The area's first Wal-Mart Market is planned for the only vacant corner at Dorchester and Bacons Bridge roads, where three years of road construction will soon stretch into four.
Wal-Mart Market stores, which at an average of 40,000 square feet are a quarter the size of a typical Wal-Mart Supercenter, were launched in 1998 in smaller Southern communities and include groceries and a pharmacy.
"There will be some other shops there but Wal-Mart is the big anchor," said Dorchester County Councilman Larry Hargett. "It will probably be happening within the next year. (County councilmen) all know about it and are very much in favor of it."
A gas station is also planned for the site, which is being developed by AvTex, said Dorchester County Planning and Zoning Director Alex Brebner. He said the property is already zoned for commercial development, so it does not need approval from County Council.
Across the street from the shopping center, the existing Sunoco station plans to expand its footprint by buying some adjoining land, officials said.
The intersection where the Wal-Mart Market and the gas station would be built has been a bottleneck for years as growth in Dorchester County outpaced the two-lane road's ability to handle the increased traffic. The widening of Dorchester Road is nearing completion, but the widening of Bacons Bridge Road has hit delays. The projects are funded by a 1 percent sales tax.
"Right now, the focus is getting the intersection completed," said Donnie Dukes of project engineer Davis & Floyd. That involves some drainage work, paving and lane shifts, he said.
About 16,500 cars pass through the intersection each day, according to the South Carolina Department of Transportation's 2012 traffic counts.
In May, Dukes predicted that the Dorchester Road project would be done by the end of July. Near-daily rainstorms have caused additional delays, even as some lanes along the five-mile project from U.S. Highway 17-A to Trolley Road have opened.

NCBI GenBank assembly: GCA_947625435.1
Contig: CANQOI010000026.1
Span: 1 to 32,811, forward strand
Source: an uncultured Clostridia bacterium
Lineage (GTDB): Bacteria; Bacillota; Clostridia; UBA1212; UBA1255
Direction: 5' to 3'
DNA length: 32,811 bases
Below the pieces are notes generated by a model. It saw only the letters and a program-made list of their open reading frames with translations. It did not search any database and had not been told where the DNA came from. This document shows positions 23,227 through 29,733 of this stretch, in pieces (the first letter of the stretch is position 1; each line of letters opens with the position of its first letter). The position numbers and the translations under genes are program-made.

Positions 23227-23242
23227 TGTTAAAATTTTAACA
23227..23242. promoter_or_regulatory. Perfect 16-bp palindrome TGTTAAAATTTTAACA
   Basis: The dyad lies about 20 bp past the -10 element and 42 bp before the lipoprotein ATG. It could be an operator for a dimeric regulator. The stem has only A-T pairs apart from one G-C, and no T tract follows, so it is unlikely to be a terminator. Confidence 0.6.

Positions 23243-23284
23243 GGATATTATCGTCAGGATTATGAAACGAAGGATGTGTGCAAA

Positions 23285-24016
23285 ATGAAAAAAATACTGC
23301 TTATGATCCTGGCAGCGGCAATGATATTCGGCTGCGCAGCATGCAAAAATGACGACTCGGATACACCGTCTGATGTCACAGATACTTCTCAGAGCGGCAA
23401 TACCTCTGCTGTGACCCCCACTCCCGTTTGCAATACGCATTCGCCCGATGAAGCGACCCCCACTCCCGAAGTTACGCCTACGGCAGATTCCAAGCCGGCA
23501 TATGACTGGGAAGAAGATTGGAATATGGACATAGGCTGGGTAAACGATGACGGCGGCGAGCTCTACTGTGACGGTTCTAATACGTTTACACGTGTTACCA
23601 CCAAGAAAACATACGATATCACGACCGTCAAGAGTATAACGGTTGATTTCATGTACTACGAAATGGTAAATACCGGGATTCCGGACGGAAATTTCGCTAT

"People are realizing they get some benefit out of these lanes that are open but you've still got the bottleneck at the intersection," Dukes said. The road widening started in June 2011, but the $24 million project was plagued by bad weather, delays in relocating utility poles and faulty materials that caused contractors to tear up and relay the gravel bed. It is now more than eight months behind schedule.
In May, frustrated by the lack of progress, Dorchester County Council members started requiring weekly updates from Davis & Floyd at the website dorchesterroadstax.org.
As County Councilman Jay Byars said at the time on his public Facebook page: "Our patience has run out on Dorchester Road."
Since then, "We've been working diligently to get it finished up," Dukes said.
Recent work has included the noise wall in front of Ashborough East, shoulder grading and road marking.
As work on Dorchester Road winds down, 3.6 miles of Bacon's Bridge Road from near the Highway 61 intersection toward Summerville has hit snags. The projected completion date is September 2015.
"Due to utility issues, that project will probably be several months late as well," Dukes said. "We know there have been some delays in the contractor's schedule. We are hoping to make up that lost time as we move on down the road, but we haven't determined if that can happen or not. Everybody's making every effort to make up lost time."
Dukes said the commercial development at the intersection should not add to the traffic problems.
"The turn lanes and all that are based on 30-year projections," he said. "We're not going to do this and five years from now say, 'We should have thought about that Wal-Mart.' That's not going to happen. In fact, (the development) is good news. We run on one cent sales tax, so the more businesses, the better for us."
Reach Brenda Rindge at 937-5713 or @brindge on Twitter.